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Topic Title: Very low earth loop
Topic Summary: Faulty tester?
Created On: 04 February 2013 11:47 AM
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 04 February 2013 11:47 AM
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Avatar for Approvedspark.
Approvedspark

Posts: 107
Joined: 09 March 2008

To cut a long story short, my ethos 7920 failed its last calibration for reading to low on the EFLI (something I wasn't aware of) , I was given a brand new machine through a warranty deal the calibration company has with ethos. Now the new machine is regualry giving me EFL readings of 0.00 ohms and kA's of >30. I rang the calibration company and they assured me the new machine was tested and was working perfect and even offered to send out a representative to show me how to use it!! (Very kind of them.. I did wonder where to put the leads? ) He also said if you are very close to a main sub it would give these low readings but its happening to often and even getting them on sub boards within buildings.

Does any one else own one of these and experienced similar problems? I can take Zs on individual circuits and get reliable readings most of the time but Ze & Zdb is hit & miss.

Cheers

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 04 February 2013 12:16 PM
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zeeper

Posts: 1409
Joined: 11 July 2008

If you have a local 11kv to 400v transformer is on site you would get low Zs. Because the earth loop is very short.

yours do seem very low though.

On my site the Ze is 0.01 i got this from the transformer boys who service it not from measuring it.

And I have measure less than 0.1 on submains. only way to know for sure is try a different meter.
 04 February 2013 12:19 PM
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zeeper

Posts: 1409
Joined: 11 July 2008

the other thing to check , what it the resolution of your test instrument. it may not go down low enough to give you a reading.
 04 February 2013 01:45 PM
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daveparry1

Posts: 6210
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Also make sure you're not inadvertently measuring L-N instead of L-E! I've done that on my Fluke a time or two,

Dave.
 04 February 2013 03:08 PM
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ennisteve

Posts: 10
Joined: 10 December 2012

Temperature of the tester can be a problem make sure your tester is not left in a cold van over night.

Hope this helps
 04 February 2013 09:09 PM
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Martynduerden

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Joined: 13 July 2008

Why don't you add a known resistance - common practice on extremely low Ze.

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 04 February 2013 09:41 PM
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Legh

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Originally posted by: Martynduerden

Why don't you add a known resistance - common practice on extremely low Ze.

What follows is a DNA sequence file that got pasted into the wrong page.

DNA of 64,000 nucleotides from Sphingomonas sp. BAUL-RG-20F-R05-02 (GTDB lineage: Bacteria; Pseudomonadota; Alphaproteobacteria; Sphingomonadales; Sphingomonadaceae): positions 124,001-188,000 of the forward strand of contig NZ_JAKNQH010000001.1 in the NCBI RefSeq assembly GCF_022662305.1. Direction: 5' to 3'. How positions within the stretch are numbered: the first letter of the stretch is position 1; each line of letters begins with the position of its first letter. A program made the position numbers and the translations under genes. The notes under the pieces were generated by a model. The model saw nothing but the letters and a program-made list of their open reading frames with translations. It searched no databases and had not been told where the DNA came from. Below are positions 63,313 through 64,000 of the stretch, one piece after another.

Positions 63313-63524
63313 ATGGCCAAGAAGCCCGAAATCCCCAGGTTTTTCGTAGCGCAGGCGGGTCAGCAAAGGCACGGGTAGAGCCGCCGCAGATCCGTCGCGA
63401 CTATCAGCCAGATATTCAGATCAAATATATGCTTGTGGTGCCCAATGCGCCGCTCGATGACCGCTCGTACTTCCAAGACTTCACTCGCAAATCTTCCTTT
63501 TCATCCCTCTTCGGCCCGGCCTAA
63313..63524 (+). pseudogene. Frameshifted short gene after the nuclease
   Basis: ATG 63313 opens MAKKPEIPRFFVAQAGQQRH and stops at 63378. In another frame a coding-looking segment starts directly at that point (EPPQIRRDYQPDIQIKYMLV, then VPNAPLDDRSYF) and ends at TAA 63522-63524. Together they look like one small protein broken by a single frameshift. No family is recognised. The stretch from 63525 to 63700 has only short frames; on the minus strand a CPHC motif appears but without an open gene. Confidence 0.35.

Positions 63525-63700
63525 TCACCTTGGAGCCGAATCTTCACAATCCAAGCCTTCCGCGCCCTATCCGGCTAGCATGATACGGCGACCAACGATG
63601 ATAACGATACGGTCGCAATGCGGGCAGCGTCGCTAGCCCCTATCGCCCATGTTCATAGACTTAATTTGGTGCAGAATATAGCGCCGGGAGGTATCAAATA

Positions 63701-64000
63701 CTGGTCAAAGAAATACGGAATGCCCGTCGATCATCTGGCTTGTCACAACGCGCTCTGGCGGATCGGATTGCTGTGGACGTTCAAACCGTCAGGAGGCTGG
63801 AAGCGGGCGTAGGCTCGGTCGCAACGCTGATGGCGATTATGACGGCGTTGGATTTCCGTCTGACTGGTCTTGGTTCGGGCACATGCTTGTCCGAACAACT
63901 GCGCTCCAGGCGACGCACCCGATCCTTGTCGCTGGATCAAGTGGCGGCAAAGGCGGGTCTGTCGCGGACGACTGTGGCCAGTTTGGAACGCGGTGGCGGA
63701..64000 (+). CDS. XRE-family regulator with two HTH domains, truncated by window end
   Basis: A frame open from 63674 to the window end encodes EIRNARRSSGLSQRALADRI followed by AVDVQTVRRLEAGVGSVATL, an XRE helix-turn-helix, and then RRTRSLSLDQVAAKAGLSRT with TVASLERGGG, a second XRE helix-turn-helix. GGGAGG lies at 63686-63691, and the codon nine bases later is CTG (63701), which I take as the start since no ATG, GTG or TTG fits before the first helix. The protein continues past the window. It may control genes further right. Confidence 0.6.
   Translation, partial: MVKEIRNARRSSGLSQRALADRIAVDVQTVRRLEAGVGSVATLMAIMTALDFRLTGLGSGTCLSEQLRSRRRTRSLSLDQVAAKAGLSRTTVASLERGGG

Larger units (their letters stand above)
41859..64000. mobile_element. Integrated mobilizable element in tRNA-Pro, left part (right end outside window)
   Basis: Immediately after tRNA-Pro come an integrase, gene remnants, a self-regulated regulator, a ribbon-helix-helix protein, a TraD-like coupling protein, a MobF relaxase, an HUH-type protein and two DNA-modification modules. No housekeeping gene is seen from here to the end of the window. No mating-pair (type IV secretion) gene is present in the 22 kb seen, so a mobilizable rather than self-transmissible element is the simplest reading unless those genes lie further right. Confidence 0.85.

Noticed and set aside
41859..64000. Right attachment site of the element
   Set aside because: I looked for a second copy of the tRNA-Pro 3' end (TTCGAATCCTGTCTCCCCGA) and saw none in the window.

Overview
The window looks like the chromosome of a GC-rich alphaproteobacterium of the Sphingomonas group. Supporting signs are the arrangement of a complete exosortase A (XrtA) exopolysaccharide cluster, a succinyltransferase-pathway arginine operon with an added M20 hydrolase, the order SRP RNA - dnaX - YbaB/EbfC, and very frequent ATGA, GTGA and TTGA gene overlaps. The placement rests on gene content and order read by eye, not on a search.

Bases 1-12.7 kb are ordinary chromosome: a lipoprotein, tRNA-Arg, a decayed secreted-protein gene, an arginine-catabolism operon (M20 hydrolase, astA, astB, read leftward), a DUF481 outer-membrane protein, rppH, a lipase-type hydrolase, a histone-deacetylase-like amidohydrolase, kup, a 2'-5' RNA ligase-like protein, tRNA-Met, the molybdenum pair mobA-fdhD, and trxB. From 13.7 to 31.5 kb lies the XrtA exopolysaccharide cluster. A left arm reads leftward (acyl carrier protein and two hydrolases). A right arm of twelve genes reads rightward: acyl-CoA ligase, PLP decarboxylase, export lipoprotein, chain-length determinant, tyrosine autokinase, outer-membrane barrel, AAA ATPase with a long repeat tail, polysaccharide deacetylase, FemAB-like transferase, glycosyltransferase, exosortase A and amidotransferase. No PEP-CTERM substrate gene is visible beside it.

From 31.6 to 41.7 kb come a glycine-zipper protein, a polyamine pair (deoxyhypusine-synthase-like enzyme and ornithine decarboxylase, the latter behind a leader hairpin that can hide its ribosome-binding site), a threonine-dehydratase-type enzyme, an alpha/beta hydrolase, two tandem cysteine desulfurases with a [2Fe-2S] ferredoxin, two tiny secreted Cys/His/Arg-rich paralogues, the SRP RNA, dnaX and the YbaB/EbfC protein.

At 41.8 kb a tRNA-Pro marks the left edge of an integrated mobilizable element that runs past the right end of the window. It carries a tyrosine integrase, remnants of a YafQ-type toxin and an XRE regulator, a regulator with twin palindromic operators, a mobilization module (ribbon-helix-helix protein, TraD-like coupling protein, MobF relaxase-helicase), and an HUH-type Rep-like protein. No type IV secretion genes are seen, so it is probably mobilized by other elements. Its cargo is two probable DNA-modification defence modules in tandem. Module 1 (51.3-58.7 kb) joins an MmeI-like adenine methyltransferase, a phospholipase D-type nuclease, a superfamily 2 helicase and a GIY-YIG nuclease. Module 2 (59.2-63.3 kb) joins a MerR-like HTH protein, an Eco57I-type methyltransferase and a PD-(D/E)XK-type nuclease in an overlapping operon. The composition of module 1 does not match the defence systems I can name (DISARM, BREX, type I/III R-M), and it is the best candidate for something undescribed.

Yes , I'd agree with that.
A couple of 0.2 Ohm 200W resistors in series with the leads.
Stick them in a box and use them to check the instrument from time to time. and against known supplies.

I remember a few years ago having problems with a brand new Ethos MFT, although this was on the low reading Ohmmeter range .

Legh

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 04 February 2013 09:43 PM
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PETER555

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Joined: 13 July 2011

Originally posted by: ennisteve

Temperature of the tester can be a problem make sure your tester is not left in a cold van over night.



Hope this helps


i have had the same problem cold weather as a bad effect on testers
 06 February 2013 12:47 PM
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Approvedspark

Posts: 107
Joined: 09 March 2008

Hi, thanks for the replies. Sorry for the mate reply had to check a few things. Not sure on the resolution, how would I check this? I'm not testing between L-N. I am aware of cold meters giving funny readings but this doesn't appear to be the case as most times it well warmed up. I'll have to have a look into the resistor.

So when I get a reading of 0.0 ohms for Ze. Would it be acceptable to record Ze as the enquiry reading (i.e. 0.35 ohms for a TNC-S) as my meter has proved there is a good earth path there but I can't write down a recorded reading of 0.0 ohms.

Cheers

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 06 February 2013 02:02 PM
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ennisteve

Posts: 10
Joined: 10 December 2012

I once had an NICEIC inspector show me a trick with a fluke tester which I was suprised at. He said that I should calibrate the leads on the low reading ohmeter setting before performing an earth fault loop impedance test. I did what he said and it made a considerable difference to the earth fault loop reading. Maybe worth a try
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